• We recently found four Elvis bracelets at a flea market. While the packaging looked right, the bracelets themselves seemed a little iffy. What did these rocks have to do with Elvis? The date is 1956. So maybe “Jailhouse Rocks?” Our pal the internet turned up pics of the backing card and a reason for the diecut. Seems these were originally ‘Dog Tag Bracelets” and those were the cut out words. So someone just attached available bracelets. I hope they are Bakelite and worth much more than any Elvii souvenir. Jon thinks they’re melted bits of old telephones. Regardless, it’s a reminder of how your career can be on the rocks even if you’re tombstoned; this April both Madonna and Mariah buried the King’s record (36) for the most number one singles on the Billboard charts.

• EMI announced today that they have a NEW CEO. Elio Leoni-Sceti comes direct from handling the Woolite and Lysol accounts at Reckitt Benckiser. Qualifications? He’s gonna clean up the music business

Leoni-Sceti says that if the Melvins can make an album called “Lysol,” HE could run a record company!

By the way Reckitt Benckiser refused to give permission for Melvins to use the name, “Lysol” and our copy has black tape over the title. Yep, the right guy for the job.

• Q : Reporters asked A-Rod how he kept so fit, and commented that his unbelievable condition must have a lot to do with diet. Then they asked what was the most harmful thing he’s ever eaten?

8th Grader’s A : Wedding Cake.

Staff A : Madonna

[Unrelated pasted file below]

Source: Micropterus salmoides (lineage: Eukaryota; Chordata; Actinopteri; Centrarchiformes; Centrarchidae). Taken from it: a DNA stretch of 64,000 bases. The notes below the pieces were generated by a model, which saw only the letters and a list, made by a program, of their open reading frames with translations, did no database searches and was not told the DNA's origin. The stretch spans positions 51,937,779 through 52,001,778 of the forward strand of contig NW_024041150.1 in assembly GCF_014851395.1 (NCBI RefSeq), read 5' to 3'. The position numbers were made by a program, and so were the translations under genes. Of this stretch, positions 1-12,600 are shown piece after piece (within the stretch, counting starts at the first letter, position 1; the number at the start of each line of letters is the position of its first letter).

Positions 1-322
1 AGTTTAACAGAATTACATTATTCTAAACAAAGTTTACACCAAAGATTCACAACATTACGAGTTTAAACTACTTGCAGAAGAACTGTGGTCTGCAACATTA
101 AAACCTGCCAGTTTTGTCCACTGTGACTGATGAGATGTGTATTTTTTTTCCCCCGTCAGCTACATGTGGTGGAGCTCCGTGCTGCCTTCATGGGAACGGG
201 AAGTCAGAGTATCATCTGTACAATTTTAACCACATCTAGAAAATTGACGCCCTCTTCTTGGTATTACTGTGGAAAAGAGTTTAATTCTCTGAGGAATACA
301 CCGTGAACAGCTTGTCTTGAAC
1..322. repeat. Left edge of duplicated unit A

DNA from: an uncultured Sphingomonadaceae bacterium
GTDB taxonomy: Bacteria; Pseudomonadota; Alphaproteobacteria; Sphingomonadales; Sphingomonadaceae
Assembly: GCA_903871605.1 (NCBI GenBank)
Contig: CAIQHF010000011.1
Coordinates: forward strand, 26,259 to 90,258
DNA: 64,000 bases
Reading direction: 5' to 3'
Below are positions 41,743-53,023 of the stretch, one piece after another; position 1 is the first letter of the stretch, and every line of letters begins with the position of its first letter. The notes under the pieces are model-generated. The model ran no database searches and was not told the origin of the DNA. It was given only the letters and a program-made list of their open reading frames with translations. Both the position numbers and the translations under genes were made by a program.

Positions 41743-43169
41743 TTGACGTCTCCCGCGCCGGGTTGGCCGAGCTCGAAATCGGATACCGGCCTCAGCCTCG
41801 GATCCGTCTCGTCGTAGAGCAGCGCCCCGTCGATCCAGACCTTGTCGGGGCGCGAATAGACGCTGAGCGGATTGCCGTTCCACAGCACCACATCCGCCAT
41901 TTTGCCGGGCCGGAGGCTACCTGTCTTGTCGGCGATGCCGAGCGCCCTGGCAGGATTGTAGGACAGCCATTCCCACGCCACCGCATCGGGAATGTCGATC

• Speaking of musical snacks (and consumer goods), boxes of dal and curry from Kitchens of India all contain a Classic Indian music CD. I’ve gotten two of the four different titles so far, and, well, they’re tasty. They call the series “Indian Classical Maestros,” and artists include Ustad Bismillah Khan (Shehnai), Ustad Amjad Ali Khan (Sarod), Pt. Tarun Bhattacharya (Santoor), and Dr. Chitti Babu (Veena).

• As you may know we are putting together the NYMIA (launch in the fall) a webthing that will host info on all musical artists and music related businesses in New York. PROOF that it’s worth doing, and the wealth of talent lurking in the concrete underbelly of the Empire State, is the band, Tragedy, who do a metal tribute to the Bee Gees. Recently, Jon and Dan came across their MySpace page. Turns out, they’re taking the soft summer hits of the 1970s and making them very, very metal. Few remember, and this tribute does not help, that the B Boys (ARC has 72 of their releases from around the world) were an experimental band at launch – B. would play them right along Pearls before Swine and the Fugs. Rehear “Bee Gees’ 1st” and see why.

• Rell talk: Dan and Jon have taken John Hodgman’s course on hobo names twice now, and can be properly considered experts in the field. If you’re looking to find names for unidentified hobos mentioned in recordings by the likes of Whale, Jimmy Smith, Gene Autry, Karen & Cubby and John Lee Hooker, Jon and Dan are your guys. Yeeeeah! So, now what? Standby…

• We’ve been doing a lot of scans for the new Grammy Hall of Fame going up in LA. Well, after a while it gets kinda boring. But we did zoom in on a Cream LP to pull this exciting screen saver. Your’s for the taking

And finally, if you are one of the few who have not taken the time to hava look at the “Dancing” video on U-tub [sic] please do so. It is an an example of the good that companies do, in this case a chewing gum concern, oft lives after them. An simple idea taken to the heights.